• A seven-story mixed-use building at 1627 Amsterdam Ave. hit with a violation in 2011 for failing to maintain an “exterior decorative cornice” and for “severly [sic] corroded tin.”

• An apartment building at 254 Seaman Ave. in Inwood cited in 2013 for “cracks, deteriorating and displacement in parapet facade,” and “flower pots stored on facade ledge.”

• The Church of Saint Michael at 424 W. 34th St. in Manhattan, issued a violation for “missing asphalt roof shingles” and “cracked cement stucco” in 2014.

• A mixed-use building at 201 W. 145th St. dinged in 2014 for the “deteriorating condition in parapet,” and “cracking throughout” the building’s exterior.

• Public School 130 at 151 E. 5th St. in Brooklyn, cited in 2015 for “exterior brick facade (that) has become porous allowing water to penetrate into bldg.”

• PS 58 at 455-459 E. 176th St. in the Bronx, which was ticketed in 2015 for exterior walls that “have become porous allowing water to penetrate” and “water leaking from facade.”

• An eight-story apartment building at 1670 174th St. in the Bronx slapped with a violation in 2013 for spalling on “balcony slabs.”

In a statement Sunday, Department of Buildings spokesman Andrew Rudansky said the agency swept over more than 1,300 facades that require repairs “to make sure each had appropriate pedestrian protections in place” after Tishman’s death.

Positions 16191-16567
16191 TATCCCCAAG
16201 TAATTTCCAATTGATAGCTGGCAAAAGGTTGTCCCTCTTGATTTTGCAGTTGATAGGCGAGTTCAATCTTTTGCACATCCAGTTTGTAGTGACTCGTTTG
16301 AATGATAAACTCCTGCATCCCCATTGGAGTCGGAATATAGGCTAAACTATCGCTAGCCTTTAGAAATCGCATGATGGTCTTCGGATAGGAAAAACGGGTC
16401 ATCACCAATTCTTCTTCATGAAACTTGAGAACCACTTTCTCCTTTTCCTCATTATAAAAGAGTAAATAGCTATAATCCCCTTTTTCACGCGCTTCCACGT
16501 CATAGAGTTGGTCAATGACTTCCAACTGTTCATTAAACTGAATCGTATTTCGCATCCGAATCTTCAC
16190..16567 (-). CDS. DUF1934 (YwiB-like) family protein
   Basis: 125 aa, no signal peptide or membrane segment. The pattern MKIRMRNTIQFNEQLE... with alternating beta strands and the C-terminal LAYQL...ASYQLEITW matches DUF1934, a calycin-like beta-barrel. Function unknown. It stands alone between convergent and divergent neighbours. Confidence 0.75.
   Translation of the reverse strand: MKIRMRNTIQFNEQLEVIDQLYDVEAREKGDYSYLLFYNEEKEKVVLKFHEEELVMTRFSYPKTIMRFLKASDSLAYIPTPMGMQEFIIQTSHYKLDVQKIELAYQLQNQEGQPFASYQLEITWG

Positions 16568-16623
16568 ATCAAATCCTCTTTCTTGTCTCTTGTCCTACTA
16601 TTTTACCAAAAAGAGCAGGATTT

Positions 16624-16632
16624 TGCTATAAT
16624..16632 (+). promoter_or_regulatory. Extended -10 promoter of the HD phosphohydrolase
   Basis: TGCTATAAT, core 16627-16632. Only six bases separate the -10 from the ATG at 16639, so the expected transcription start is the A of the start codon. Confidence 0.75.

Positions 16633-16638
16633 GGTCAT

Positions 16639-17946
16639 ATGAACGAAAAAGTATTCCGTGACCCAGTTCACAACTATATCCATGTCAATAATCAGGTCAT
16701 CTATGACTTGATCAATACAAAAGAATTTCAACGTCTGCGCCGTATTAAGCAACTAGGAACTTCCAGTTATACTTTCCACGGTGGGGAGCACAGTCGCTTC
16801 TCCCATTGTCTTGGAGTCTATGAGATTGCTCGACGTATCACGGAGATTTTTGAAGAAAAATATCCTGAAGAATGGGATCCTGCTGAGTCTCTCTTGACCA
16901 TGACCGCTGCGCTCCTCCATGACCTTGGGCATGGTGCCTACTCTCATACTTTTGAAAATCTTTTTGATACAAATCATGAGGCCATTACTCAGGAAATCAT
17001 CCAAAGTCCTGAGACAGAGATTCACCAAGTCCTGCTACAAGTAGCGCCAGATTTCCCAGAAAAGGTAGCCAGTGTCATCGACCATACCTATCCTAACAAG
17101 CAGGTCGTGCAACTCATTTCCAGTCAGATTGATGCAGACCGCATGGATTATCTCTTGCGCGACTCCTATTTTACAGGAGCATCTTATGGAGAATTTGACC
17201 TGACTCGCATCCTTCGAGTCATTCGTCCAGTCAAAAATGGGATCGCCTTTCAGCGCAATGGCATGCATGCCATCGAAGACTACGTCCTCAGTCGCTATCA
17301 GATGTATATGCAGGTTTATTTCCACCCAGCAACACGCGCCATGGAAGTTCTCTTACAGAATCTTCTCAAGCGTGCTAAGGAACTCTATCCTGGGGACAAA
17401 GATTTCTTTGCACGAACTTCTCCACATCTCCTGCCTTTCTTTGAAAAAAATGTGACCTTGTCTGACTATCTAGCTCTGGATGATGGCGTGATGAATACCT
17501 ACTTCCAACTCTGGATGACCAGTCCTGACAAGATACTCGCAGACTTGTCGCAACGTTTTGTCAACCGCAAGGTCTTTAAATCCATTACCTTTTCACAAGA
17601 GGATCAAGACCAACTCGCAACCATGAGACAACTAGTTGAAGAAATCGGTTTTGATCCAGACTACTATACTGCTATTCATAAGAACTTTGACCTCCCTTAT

“In cases where we found property owners had inadequate pedestrian protections, we are issuing enforcement actions, including orders to put up sidewalk sheds,” he said.

The owners of several buildings identified by the Post did not return calls seeking comment. Others maintained work had been done and claimed the violations were still open because they failed to file the paperwork certifying the repairs had been made.

The owner of 333 150th St., Earl Bailey, insisted the issue was fixed “at least three years ago.”

At Brooklyn’s PS 130, facade and masonry work was completed but has yet to undergo a final inspection, schools spokesman Kevin Ortiz said — adding that work to repair PS 58 will be taken care of by “a full-scale masonry project” that has not begun.

The owners of 1627-1635 Amsterdam Ave. said in a statement that they “contracted to fix the chimney cap” and that a sidewalk shed would go up Monday.

“In other cases, physical work has long been completed, though as a landmarked building, there can be delays before the paperwork is registered by the city,” the statement said.

Despite the city records regarding chimney and brickwork violations at the Church of Saint Michael, a man identifying himself as the pastor claimed the citations were for “plumbing and electrical” issues, “not the facade.”

“That’s all been fixed, yes,” he said. “It was plumbing and electrical.”

An official at one building had a different take, saying the violations there were “fake.”

“There are no violations, basically,” said Miriam Chan of Ymm Realty LLC, which owns 207 Clinton St. in Manhattan. “Those violations are fake violations.”

“So many people, so many people live in the building,” she said. “They don’t pay. Whenever the company asks them to pay they call 311, they create all kinds of information, fake information.”

But, she said, the company “already engaged a structural engineer to take care of the problem.”

Additional reporting by Khristina Narizhnaya, Kevin Sheehan and Olivia Bensimon.

This report also appears at NYPost.com.

Original Source